Criminal discovery reform has accelerated in recent years, triggered in part by the prosecution’s widely perceived failure to abide by its constitutional obligation, articulated in Brady v. Maryland, to disclose exculpatory evidence. Practitioners and academics, disillusioned by the Supreme Court’s hands-off approach, have sought reform along three axes: legislatively expanding criminal discovery’s scope, increasing the degree and likelihood of prosecutorial sanctions, and altering the organizational dynamics that encourage prosecutors to withhold exculpatory evidence.
None of these approaches, however, addresses the issue of timing and its effect on prosecutors. Over the course of a prosecution, incentives to withhold evidence develop, and temptations to withhold it recur. Accordingly, popular reform efforts such as mandatory “open-file” discovery remain incomplete. Just like Brady itself, these well-intentioned reforms are destined to fall short of their goals so long as they fail to address criminal discovery’s temporal dimension.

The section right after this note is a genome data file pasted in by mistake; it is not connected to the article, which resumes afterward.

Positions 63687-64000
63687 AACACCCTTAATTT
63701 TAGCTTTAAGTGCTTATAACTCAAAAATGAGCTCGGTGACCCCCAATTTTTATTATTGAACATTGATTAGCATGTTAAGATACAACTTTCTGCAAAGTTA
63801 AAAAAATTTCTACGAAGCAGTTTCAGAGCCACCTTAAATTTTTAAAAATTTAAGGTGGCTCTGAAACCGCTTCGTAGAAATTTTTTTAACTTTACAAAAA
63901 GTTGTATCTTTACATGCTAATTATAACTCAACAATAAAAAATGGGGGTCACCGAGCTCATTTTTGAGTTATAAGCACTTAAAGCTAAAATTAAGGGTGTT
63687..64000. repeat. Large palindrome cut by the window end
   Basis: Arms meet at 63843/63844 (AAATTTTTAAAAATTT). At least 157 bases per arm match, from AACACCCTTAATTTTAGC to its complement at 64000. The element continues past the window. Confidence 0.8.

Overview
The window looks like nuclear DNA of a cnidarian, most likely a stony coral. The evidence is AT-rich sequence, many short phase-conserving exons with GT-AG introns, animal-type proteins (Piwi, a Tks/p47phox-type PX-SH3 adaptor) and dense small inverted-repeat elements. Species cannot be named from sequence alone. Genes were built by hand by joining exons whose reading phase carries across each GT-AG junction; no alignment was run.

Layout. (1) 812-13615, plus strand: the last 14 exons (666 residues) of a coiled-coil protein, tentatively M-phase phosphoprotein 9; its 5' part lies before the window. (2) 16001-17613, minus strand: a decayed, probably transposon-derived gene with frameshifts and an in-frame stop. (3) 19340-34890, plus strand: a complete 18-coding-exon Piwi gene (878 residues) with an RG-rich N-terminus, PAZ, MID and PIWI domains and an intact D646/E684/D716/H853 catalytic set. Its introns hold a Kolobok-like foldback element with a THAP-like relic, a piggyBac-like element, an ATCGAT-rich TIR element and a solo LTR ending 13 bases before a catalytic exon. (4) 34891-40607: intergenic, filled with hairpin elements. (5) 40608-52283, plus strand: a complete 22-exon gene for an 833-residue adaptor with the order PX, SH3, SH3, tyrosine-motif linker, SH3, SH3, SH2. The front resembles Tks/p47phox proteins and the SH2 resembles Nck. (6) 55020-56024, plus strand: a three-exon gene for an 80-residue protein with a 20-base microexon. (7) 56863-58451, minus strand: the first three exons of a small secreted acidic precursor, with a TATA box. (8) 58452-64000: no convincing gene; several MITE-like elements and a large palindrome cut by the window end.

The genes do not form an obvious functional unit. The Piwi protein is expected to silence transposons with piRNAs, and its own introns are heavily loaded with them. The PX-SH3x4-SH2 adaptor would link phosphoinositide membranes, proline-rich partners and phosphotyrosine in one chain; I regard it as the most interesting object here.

This Article inquires how timing affects the prosecutor’s decision to disclose or withhold exculpatory evidence in advance of a criminal trial. After laying out timing’s importance, the Article then explores its policy and design implications for criminal discovery reform. By consciously addressing timing, reformers across state and federal jurisdictions can better guarantee the defendant’s access to exculpatory evidence.